You could use
initctl to request a list of the known jobs and instances and output the status of each to standard output:
#sudo initctl list
Note: It's important to prefix the command with
sudo (or be logged in as
root). If you don't have root privilages, you could get an error like "
unable to connect to system bus: failed to connect to socket /var/run/dbus/system_bus_socket: No such file or directory." Which is very confusing.
Filtering the results
initctl command might produce a large list of results that flow over many screens.
So, it might be better to pipe the standard output to a paginator program like
However, I prefer to pipe the output to a filter program like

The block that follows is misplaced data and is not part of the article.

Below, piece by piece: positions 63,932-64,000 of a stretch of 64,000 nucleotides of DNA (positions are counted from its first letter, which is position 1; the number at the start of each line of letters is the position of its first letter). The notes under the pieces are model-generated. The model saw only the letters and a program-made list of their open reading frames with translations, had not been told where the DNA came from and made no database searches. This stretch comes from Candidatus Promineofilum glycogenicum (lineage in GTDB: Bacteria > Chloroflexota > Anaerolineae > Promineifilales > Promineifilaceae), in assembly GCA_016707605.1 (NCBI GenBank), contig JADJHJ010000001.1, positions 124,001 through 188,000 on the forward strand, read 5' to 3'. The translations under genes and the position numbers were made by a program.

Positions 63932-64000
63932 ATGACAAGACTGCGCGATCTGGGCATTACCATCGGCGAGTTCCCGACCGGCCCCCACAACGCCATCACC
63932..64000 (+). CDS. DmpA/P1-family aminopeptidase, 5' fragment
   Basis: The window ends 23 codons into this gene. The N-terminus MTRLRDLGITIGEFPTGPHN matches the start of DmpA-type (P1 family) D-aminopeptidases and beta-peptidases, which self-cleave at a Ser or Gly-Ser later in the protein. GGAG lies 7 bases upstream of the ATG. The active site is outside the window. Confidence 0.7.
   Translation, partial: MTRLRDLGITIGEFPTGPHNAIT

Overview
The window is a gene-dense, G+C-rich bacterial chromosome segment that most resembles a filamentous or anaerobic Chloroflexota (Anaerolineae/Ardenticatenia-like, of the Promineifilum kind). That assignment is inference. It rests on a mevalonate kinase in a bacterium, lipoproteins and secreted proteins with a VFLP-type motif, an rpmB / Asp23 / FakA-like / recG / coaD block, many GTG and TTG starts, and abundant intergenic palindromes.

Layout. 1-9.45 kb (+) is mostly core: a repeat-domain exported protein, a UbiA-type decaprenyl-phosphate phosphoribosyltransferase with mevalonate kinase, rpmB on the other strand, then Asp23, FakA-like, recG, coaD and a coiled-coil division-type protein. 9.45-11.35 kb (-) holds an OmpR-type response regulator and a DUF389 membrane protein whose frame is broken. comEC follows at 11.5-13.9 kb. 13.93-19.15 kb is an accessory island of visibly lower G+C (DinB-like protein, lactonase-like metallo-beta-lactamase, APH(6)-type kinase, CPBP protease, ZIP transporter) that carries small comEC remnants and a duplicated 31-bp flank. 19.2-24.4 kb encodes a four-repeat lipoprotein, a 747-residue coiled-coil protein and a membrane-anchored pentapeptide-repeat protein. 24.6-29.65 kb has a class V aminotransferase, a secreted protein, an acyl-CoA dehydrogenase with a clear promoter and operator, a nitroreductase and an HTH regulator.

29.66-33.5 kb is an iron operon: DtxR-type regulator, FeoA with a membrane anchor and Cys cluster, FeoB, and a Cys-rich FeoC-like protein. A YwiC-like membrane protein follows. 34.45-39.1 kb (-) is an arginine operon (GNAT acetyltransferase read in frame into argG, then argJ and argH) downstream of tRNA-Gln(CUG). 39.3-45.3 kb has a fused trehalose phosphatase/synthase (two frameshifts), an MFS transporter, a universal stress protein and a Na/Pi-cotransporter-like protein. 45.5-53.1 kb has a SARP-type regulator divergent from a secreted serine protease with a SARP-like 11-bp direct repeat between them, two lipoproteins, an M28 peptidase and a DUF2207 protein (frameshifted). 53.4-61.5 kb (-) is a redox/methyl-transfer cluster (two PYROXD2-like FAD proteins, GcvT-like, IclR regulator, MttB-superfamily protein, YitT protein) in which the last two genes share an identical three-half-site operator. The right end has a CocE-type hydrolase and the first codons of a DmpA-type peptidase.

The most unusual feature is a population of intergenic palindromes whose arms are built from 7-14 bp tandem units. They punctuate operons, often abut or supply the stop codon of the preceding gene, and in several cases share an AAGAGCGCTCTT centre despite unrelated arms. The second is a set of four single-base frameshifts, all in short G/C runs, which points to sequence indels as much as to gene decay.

grep like so:
# sudo initctl list | grep vmware
initctl but filters its results to exclude all lines of output unless they contain the phrase vmware.
Understanding the output
I ran the, grep-filtered, command (
sudo initctl list | grep vmware) and got the following output:
The first line confirmed, to me, that vmware-tools was running.
If there was no output at all, I'd deduce that vmware-tools was not running.
initctl manual page says, each line of output reflects a job's status in the format:
The job name is given first followed by the current goal and state
of the selected instance. The goal is either start or stop, the
status may be one of waiting, starting, pre-start, spawned,
post-start, running, pre-stop, stopping, killed or post-stop.
For your information, my machine was
Ubuntu 13.10 Saucy Salamander Final Beta.
initctl man page's section on
status for more info.
For the best introduction to Linux pipes etc. it's worth reading those 26, short, pages of that seminal article:
The Unix Time-Sharing System, by D. M. Ritchie and K. Thompson